environment variable to configure the distributed training. We then instantiate the MultiWorkerMirroredStrategy and train the ResNet model on multiple machines with multiple GPUs.

**CentralStorageStrategy**

CentralStorageStrategy is another synchronous learning strategy provided by TensorFlow. Unlike MirroredStrategy and MultiWorkerMirroredStrategy, this strategy stores the model's variables in a centralized location (usually the CPU). The gradients are still computed independently on each device, but they are aggregated and applied to the centrally stored variables.

In this example, we will use the same complex ResNet model as before, but we will train it using the CentralStorageStrategy strategy. This strategy allows us to store the model variables in a centralized location (usually the CPU), but to compute gradients independently on each device.

```
import tensorflow as tf
from tensorflow.keras.layers import Input, Conv2D, BatchNormalization, Activation, Add, MaxPooling2D, GlobalAveragePooling2D, Dense
from tensorflow.keras.models import Model
# Define the residual block and create_resnet_model functions as shown in the previous examples
# Instantiate the CentralStorageStrategy
strategy = tf.distribute.experimental.CentralStorageStrategy()
# Create the ResNet model and compile it within the strategy scope
with strategy.scope():
input_shape = (224, 224, 3)
num_classes = 10
resnet_model = create_resnet_model(input_shape, num_classes)
resnet_model.compile(optimizer='adam', loss='categorical_crossentropy', metrics=['accuracy'])
# Train the ResNet model using the strategy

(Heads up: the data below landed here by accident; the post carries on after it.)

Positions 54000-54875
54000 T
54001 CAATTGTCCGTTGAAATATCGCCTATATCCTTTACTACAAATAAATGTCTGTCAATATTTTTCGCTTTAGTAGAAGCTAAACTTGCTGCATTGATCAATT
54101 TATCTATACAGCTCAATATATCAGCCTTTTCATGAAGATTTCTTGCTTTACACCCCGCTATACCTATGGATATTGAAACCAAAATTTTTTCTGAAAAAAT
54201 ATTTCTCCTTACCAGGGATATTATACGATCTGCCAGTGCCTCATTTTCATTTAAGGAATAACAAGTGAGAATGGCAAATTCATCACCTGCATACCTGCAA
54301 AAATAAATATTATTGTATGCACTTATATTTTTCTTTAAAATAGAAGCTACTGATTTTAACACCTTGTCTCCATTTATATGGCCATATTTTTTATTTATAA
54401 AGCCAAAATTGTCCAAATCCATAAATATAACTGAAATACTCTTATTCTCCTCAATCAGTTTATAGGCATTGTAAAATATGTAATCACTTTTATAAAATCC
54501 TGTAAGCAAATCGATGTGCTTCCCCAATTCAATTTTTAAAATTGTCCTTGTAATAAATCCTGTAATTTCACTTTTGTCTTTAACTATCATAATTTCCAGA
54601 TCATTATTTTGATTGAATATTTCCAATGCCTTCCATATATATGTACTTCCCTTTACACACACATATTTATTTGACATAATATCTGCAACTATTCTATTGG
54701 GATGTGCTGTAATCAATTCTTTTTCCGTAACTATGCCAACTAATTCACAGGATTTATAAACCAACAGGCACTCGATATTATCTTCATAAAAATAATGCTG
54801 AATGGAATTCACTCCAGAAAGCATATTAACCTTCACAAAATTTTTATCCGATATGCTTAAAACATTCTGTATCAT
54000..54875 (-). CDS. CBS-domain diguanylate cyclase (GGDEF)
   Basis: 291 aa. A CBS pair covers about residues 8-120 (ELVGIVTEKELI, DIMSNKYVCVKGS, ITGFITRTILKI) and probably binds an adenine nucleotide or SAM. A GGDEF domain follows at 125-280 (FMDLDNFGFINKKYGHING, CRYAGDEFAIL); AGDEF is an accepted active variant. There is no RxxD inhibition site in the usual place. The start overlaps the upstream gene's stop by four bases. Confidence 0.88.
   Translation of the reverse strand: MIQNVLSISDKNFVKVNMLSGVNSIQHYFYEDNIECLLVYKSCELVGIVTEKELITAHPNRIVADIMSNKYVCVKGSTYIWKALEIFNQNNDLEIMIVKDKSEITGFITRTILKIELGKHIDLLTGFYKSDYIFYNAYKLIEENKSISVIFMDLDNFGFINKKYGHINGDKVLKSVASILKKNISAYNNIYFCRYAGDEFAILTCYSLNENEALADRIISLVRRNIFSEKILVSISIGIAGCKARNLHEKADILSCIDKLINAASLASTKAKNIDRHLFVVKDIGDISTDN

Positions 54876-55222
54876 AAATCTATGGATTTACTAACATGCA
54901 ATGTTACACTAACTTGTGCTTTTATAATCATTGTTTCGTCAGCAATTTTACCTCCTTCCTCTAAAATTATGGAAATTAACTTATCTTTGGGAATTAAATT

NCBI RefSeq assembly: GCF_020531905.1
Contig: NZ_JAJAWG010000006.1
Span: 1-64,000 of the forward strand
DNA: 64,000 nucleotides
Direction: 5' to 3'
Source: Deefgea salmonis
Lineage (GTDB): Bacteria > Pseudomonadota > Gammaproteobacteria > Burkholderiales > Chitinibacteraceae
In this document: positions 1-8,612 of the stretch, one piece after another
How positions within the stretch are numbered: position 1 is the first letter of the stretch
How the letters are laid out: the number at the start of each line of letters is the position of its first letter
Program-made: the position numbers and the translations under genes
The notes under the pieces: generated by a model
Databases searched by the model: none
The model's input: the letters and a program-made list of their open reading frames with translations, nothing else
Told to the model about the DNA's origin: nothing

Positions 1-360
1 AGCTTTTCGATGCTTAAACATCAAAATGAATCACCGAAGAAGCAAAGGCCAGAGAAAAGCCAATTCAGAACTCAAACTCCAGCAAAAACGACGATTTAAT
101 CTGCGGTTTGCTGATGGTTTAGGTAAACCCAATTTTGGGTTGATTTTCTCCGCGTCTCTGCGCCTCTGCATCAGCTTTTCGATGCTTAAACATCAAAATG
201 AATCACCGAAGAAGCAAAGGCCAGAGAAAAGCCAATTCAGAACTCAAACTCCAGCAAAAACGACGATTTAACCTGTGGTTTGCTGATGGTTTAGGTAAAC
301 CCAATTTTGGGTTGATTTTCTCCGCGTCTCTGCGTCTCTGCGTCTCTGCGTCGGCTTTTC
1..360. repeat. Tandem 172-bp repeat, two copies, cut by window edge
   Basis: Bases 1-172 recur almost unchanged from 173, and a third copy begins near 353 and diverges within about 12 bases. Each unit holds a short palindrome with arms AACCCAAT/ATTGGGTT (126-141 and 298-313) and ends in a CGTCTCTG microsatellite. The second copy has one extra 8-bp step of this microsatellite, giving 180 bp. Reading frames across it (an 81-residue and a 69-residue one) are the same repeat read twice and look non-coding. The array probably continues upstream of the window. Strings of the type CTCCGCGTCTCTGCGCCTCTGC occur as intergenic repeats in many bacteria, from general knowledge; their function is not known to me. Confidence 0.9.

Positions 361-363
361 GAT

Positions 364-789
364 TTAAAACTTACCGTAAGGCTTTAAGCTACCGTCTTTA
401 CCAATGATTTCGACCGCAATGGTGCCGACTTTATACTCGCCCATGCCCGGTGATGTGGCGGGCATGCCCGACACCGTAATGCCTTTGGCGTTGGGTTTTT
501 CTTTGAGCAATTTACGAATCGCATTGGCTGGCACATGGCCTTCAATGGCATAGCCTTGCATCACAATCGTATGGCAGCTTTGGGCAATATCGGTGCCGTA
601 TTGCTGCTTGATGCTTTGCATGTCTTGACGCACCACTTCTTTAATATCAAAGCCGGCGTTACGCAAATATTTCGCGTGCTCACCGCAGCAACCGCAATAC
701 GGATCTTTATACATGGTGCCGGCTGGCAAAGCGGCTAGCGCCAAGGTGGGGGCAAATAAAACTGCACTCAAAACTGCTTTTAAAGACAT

resnet_model.fit(train_dataset, epochs=10, validation_data=val_dataset)
```

In this example, we use the same ResNet model architecture as in the previous MirroredStrategy and MultiWorkerMirroredStrategy examples. The main difference is that we instantiate the CentralStorageStrategy instead of the other strategies. The rest of the code remains unchanged, and we train the ResNet model using the CentralStorageStrategy. This strategy can be particularly useful when memory constraints on the devices are a concern, as it stores the model's variables in a centralized location.

## Asynchronous learning strategies

Asynchronous learning strategies allow devices to update model parameters independently and without waiting for other devices to complete their computations. TensorFlow offers ParameterServerStrategy for implementing asynchronous learning with data and model parallelism.

**ParameterServerStrategy**

ParameterServerStrategy uses a set of parameter servers storing model variables and a set of workloads responsible for calculating gradients. The worker tasks asynchronously retrieve the latest model parameters from the parameter servers, compute gradients using their local data, and pass the gradients back to the parameter servers, which then update the model parameters.

In this example, we will use the same complex ResNet model as before, but train it using ParameterServerStrategy. This strategy allows us to implement asynchronous learning with data and model parallelism, using a set of parameter servers storing model variables and a set of worker tasks responsible for calculating gradients.

```
import tensorflow as tf
from tensorflow.keras.layers import Input, Conv2D, BatchNormalization, Activation, Add, MaxPooling2D, GlobalAveragePooling2D, Dense
from tensorflow.keras.models import Model
# Define the residual block and create_resnet_model functions as shown in the previous examples